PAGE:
This August, in a video posted to the Fish and Wildlife Department’s Facebook page, fish splash in the hatchery truck before a handler places them in a modified rubber tire inner tube called a boot.

A line of people gently and quietly pass the tube from the truck to the water on the banks of Keller Park. This year, the tribe released 59 salmon at Keller Park and another 107 into Rufus Woods Lake, behind Chief Joseph Dam.

For Campobasso, the salmon releases into the Sanpoil took on extra meaning. As a child, she said she spent time with her grandparents fishing for trout in these waters, not far from the salmon redds now piled in the river.

“All along from West Fork near my grandparents’ house up to Keller. This is where we’d fish all along these bridges,” Campobasso said. “Our grandparents never saw salmon. Well, maybe when they were little. This is amazing.”

Reintroduction efforts also are important to help salmon reach more cold-water habitat, especially as climate change warms waters and slows river flows, Baldwin said.

During this summer’s heatwave, the Sanpoil River was cooler than the Okanogan River, where summer chinook typically do well, Baldwin said.

“Part of the reason that we brought the fish this far up the Sanpoil, as opposed to releasing them down closer to the mouth, was temperature,” Baldwin said. “With the cool nights, this river cools off pretty quick at night.”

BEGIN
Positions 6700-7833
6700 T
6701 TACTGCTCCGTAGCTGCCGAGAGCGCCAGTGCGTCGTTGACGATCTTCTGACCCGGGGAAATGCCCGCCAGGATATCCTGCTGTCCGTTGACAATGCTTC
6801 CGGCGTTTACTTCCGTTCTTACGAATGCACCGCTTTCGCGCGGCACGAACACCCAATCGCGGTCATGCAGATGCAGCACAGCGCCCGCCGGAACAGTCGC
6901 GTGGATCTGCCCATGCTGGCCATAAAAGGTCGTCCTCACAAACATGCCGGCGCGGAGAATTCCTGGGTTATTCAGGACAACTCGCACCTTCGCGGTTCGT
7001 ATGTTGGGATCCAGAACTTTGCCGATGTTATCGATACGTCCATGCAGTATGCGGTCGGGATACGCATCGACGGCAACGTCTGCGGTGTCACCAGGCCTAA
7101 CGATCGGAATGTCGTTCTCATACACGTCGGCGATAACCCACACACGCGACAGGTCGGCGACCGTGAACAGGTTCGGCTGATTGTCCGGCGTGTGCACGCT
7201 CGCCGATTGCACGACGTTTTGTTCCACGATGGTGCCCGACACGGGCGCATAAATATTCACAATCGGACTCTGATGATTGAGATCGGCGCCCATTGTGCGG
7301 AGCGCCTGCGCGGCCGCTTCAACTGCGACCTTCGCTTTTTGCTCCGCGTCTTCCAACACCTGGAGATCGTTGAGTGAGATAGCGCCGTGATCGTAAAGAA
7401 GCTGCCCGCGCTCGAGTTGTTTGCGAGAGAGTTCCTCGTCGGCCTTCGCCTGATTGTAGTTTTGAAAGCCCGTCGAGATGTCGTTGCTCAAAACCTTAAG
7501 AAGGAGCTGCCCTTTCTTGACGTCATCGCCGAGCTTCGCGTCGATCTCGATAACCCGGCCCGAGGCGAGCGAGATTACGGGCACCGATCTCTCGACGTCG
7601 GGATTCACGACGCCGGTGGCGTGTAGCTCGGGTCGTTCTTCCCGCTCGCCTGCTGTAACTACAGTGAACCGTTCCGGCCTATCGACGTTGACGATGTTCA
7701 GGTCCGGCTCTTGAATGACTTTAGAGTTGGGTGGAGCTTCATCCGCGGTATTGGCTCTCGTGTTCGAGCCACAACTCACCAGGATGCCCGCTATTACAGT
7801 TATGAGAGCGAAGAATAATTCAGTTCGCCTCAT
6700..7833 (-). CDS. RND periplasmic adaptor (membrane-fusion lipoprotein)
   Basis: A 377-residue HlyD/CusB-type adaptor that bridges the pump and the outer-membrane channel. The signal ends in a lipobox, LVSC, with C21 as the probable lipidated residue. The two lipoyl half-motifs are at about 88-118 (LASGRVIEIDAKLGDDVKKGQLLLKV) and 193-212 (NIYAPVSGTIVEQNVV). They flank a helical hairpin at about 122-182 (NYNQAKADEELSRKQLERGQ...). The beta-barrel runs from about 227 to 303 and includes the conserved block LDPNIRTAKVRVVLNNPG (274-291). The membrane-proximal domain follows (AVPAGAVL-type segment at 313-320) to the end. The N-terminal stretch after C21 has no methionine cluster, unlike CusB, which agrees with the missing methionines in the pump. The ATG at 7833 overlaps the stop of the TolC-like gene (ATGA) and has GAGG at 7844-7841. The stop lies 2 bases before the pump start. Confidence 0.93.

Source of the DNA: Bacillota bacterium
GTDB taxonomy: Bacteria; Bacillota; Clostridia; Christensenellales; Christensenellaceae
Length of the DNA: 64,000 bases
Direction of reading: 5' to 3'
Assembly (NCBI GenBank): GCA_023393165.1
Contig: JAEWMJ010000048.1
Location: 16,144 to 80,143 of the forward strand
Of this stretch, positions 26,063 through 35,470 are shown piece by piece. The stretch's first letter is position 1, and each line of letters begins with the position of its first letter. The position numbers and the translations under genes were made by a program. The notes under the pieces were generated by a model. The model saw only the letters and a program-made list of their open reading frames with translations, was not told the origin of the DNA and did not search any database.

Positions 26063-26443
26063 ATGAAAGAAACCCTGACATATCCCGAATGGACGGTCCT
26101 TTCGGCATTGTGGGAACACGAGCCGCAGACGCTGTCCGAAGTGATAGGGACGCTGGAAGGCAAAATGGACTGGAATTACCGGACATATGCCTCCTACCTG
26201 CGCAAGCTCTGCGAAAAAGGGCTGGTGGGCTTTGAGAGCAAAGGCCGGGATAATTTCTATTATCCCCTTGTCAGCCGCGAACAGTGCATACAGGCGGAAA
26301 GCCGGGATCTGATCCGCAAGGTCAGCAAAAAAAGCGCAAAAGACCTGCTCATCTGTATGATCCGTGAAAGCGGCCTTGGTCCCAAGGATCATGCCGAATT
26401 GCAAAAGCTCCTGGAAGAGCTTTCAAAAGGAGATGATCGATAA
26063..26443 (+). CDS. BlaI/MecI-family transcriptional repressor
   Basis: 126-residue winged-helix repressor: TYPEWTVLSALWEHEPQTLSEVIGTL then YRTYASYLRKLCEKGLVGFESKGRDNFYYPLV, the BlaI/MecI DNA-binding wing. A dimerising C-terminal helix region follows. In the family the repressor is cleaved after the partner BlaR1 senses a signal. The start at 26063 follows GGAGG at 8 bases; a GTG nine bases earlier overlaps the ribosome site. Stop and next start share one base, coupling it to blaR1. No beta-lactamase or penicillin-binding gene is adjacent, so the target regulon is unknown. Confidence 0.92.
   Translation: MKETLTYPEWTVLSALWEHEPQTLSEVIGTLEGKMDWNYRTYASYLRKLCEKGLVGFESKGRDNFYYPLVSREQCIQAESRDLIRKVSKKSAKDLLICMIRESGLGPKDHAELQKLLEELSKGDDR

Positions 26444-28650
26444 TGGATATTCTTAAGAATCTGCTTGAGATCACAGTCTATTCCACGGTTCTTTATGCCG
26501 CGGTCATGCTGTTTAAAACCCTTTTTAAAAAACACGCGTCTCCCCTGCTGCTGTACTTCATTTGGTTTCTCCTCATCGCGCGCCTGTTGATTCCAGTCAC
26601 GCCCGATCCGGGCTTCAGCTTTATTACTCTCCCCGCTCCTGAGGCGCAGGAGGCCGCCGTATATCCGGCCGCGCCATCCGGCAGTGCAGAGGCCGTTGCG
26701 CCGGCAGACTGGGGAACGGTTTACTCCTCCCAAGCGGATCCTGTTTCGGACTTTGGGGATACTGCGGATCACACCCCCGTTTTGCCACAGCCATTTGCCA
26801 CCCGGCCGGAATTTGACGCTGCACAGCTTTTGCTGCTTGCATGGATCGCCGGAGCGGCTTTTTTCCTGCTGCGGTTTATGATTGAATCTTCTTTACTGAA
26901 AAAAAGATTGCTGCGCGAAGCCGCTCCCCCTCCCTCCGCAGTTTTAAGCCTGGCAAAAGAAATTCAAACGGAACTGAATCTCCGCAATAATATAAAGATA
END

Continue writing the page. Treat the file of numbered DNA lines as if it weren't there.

Before the tribe brings salmon into the blocked area, researchers test the fish for viruses. Some common viruses in the Lower Columbia are rare above Chief Joseph Dam because salmon were kept from these waters for so long.

So far, Baldwin said, salmon the tribe released into Lake Roosevelt, behind Grand Coulee Dam, haven’t easily made their way to the well-suited spawning waters on the Sanpoil. Instead, the tribe trucked adults to the river.

However, the salmon born in this river should be able to find their way back after they’ve migrated out to the ocean and back inland. That is, he said, if researchers can find the salmon and transport them around Grand Coulee and Chief Joseph dams.

“The hard part for us is going to be finding those salmon. They’re going to be a needle in the haystack below Chief Joe. We’re going to try to find them,” Baldwin said.

The first salmon born in the Upper Columbia in 80 years could return in 2024 or 2025, Baldwin said.

“It would be nice if we can find the offspring of these fish and bring them up here,” Baldwin said. “But, ultimately, the objective is to reconnect the people with the fish and the fish with the habitat — to make some incremental steps.”